Biofilm will form on virtually any surface that is immersed in a natural aqueous environment. A biofilm confers certain properties to the bacteria contained within that are not seen in bacteria in a planktonic state. Bacteria growing in a biofilm are physiologically distinct from planktonic cells of the same organism, which, by contrast, are single cells that are floating in a liquid medium such as saliva or blood.13 The formation of biofilm is a complex process that has several distinct phases (Figure 1). The process begins with adsorption of a sticky film onto the tooth surface derived from bacterial and host molecules. This is followed by a passive transport of bacteria that is mediated by weak long-range forces of attraction. These forces are covalent with hydrogen bonds and create strong, short-range forces that result in an irreversible attachment to the surface. These primary colonizers form a biofilm by autoaggregation between the same bacterial species and coaggregation between dissimilar species of bacteria, which results in a functional organization of the contained bacteria.14 This leads to the microenvironment changing from aerobic to a facultative anaerobic environment with the contained bacteria multiplying and secreting an extracellular matrix, resulting in a mature biofilm.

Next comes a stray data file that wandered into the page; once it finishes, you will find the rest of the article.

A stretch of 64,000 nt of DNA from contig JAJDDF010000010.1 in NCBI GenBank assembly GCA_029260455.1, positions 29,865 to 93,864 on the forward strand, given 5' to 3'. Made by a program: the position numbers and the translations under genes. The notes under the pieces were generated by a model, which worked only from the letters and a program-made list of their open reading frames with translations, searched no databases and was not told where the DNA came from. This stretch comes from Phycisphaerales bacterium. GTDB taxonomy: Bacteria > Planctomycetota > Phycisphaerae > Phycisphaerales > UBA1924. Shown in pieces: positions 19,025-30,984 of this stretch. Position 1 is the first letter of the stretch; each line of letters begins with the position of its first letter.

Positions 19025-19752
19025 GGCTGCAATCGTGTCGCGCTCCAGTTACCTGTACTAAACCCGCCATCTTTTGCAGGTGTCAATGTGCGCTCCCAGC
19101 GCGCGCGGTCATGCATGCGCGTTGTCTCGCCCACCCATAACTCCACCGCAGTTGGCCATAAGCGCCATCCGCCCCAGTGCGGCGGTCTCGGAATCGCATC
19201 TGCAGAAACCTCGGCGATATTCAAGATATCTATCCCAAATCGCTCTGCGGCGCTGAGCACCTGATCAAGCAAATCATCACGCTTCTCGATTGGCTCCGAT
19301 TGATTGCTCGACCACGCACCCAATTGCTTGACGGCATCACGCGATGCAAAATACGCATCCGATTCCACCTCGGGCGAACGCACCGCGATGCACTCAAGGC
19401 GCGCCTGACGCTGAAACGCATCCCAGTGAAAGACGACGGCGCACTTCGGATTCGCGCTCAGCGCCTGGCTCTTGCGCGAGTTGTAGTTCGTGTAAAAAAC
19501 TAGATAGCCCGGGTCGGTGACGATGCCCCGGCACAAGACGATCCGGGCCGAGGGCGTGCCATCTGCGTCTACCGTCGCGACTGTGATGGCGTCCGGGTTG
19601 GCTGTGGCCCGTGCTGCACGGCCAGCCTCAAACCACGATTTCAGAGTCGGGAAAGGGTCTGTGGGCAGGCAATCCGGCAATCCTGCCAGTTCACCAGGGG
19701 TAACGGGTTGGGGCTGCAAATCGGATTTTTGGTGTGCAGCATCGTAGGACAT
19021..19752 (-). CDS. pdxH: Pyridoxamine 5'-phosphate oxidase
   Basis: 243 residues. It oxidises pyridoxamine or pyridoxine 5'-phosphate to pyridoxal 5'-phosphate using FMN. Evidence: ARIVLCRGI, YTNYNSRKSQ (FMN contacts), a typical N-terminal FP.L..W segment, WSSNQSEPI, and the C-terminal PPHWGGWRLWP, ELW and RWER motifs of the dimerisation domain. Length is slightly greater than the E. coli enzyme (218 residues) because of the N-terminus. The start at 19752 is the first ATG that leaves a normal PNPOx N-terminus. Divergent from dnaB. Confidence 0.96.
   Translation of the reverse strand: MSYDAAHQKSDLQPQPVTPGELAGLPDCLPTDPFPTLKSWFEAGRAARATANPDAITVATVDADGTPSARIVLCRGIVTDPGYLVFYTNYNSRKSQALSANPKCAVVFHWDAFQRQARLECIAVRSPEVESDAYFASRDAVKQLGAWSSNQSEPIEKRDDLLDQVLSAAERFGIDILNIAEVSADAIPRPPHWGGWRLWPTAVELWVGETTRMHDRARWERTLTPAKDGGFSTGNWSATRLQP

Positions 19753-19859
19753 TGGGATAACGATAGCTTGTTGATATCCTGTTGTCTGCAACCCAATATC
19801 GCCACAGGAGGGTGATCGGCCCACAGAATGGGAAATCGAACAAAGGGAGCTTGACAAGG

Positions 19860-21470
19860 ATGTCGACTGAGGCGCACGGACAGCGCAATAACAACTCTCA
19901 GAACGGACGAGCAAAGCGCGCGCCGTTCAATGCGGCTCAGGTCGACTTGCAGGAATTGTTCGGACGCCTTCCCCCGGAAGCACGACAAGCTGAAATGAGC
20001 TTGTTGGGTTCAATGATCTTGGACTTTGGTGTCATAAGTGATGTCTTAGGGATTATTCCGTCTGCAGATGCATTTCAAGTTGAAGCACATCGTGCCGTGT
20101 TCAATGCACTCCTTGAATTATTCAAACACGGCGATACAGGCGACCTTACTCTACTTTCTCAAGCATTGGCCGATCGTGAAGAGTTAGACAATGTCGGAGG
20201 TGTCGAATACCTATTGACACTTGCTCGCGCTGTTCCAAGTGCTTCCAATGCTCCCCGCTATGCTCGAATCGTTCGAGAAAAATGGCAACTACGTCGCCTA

As the biofilm further matures, incorporation of new bacterial members from other sites into the biofilm leads to the formation of a complex community. Following maturation, portions of the biofilm break off and are dispersed to other sites to initiate new biofilm or exert issues systemically. Biofilm development occurs over a 2- to 3-day period, which means even with professional cleaning and homecare, biofilm reestablishes quickly. Additionally, biofilm can vary from site to site—even when the sites are adjacent to each other—demonstrating different varieties of bacteria in adjacent pockets, complicating their management (Figure 2).

The slime coating encasing the biofilm offers major protection to the bacteria contained within from host defense mechanisms and “toxic” substances such as oral antibacterials or systemic antibiotics. Quorum sensing (cell density-mediated gene expression) that is observed with biofilm-associated bacteria also increases biofilm resistance to host-mediated responses.15 Through quorum sensing, the regulation of genes for antibiotic resistance may provide protection to the bacteria of the biofilm. Additionally, bacterial communication can influence community structure by encouraging the growth of species beneficial to the biofilm and discouraging the growth of competitors.